The jewellery industry, which witnessed a steep fall in demand due to the income tax department’s crackdown on jewellers after demonetisation, is slowly limping back to normalcy with the majority of consumers opting for a digital mode of payment.
After an initial surge in jewellery sale just after the government’s note ban announcement, the demand for gold and gems dropped by more than 60% in November and December 2016 in comparison to what it was during the same period in 2015.
However, the All India Gem & Jewellery Trade Federation (GJF), which represents 250 jewellery associations, said demand began picking up in the past few weeks.
“Typically, sale of gold and jewellery is maximum during October to March. We saw a significant drop in sales in November and December (2016) but now the situation is stabilising and gradually we are getting back to normal,” GJF director Ashok Minawala said.
The gems and jewellery market is estimated to be worth ₹3.5 lakh crore with more than half the transactions historically cash-dependent. But in the last few weeks, close to 80% of the transactions have been done through plastic money.
“A clean up of the system was required and all we sought was to reduce the usage of cash. It is no secret that typically black money circulation has been high in this segment,” a senior government official said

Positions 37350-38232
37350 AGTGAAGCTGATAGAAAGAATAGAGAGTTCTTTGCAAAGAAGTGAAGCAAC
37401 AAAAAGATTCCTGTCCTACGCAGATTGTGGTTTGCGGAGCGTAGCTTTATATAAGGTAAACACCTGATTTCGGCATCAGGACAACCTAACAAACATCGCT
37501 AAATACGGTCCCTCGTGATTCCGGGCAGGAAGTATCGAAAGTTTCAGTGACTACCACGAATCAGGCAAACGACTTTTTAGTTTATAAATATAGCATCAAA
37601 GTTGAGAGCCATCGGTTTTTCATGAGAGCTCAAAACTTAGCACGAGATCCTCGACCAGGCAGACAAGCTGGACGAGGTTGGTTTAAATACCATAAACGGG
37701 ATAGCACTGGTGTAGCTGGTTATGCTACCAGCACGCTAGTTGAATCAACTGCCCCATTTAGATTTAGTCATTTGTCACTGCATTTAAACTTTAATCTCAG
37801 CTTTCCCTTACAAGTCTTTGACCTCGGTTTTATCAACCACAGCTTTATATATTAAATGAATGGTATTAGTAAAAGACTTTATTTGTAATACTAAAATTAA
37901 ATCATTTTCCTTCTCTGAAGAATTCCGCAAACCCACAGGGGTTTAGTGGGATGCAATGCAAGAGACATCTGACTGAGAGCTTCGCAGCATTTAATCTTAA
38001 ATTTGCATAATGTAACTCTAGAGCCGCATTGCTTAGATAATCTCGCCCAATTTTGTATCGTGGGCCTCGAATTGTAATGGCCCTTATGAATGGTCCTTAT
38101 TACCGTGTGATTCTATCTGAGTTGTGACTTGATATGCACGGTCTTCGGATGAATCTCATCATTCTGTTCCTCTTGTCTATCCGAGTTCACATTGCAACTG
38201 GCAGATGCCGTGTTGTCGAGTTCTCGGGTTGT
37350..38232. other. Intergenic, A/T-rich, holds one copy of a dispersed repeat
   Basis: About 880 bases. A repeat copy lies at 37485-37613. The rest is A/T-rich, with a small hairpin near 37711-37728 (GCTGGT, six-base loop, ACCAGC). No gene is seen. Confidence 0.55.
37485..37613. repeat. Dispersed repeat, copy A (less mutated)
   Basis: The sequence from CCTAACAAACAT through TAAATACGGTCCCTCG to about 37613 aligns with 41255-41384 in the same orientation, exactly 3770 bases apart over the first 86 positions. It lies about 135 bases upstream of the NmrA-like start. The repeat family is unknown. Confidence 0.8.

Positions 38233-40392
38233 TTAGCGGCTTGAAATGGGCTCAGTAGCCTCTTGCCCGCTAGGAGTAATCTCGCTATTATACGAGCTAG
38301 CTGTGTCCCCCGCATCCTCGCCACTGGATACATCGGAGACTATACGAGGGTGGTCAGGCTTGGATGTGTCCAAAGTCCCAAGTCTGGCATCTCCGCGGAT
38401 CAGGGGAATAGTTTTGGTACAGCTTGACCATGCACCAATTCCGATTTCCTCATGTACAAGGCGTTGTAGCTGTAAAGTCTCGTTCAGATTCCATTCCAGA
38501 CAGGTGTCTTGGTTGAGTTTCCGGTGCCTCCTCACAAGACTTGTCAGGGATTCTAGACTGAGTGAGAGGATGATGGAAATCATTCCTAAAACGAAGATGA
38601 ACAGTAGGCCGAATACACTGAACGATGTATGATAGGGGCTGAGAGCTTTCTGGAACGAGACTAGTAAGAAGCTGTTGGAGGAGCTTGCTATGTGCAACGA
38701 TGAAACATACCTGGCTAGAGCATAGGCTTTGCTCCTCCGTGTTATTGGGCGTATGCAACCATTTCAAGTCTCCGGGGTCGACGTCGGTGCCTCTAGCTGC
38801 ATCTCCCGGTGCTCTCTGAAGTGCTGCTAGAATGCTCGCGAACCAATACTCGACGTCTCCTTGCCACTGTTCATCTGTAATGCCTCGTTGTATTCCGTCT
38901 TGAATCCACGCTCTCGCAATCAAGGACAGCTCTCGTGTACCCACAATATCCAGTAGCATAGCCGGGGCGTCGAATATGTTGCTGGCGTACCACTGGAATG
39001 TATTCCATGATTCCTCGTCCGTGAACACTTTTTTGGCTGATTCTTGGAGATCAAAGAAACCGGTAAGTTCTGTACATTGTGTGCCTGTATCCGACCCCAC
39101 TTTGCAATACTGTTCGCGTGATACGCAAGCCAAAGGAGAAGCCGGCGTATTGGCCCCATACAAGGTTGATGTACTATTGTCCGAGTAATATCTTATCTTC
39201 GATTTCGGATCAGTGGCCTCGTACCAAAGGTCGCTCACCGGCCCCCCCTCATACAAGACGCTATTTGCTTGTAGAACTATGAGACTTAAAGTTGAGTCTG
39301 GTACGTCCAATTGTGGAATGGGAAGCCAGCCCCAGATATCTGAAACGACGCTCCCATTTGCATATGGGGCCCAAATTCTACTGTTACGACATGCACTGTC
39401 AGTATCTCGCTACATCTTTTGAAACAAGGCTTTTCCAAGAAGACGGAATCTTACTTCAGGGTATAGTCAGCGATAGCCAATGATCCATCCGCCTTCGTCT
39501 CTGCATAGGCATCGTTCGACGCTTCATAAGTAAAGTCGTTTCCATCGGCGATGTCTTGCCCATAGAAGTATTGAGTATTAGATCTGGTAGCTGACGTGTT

Minawala said there was also a change in the reasons behind people purchasing jewellery as the purchasers no longer thought of gold as an asset class. “At present we have end users, who buy jewellery for end use and not just for investment,” he added.
Meanwhile, income tax officials said that they would continue to keep a close watch on jewellers across the country.
“We have intensified our searches and based on our internal reports, we will continue holding such search operations,” a senior income tax department official said.
The Directorate General of Central Excise Intelligence (DGCEI) is also screening information and data on sales and stocks from jewellers across the country.
According to official estimates, Indians buy about 300 tonnes of gold bars every year purely as an investment asset.
On an average, India imports 1,000 tonnes of gold each year, which widens the country’s current account deficit—the difference between inflow and outflow of foreign currency.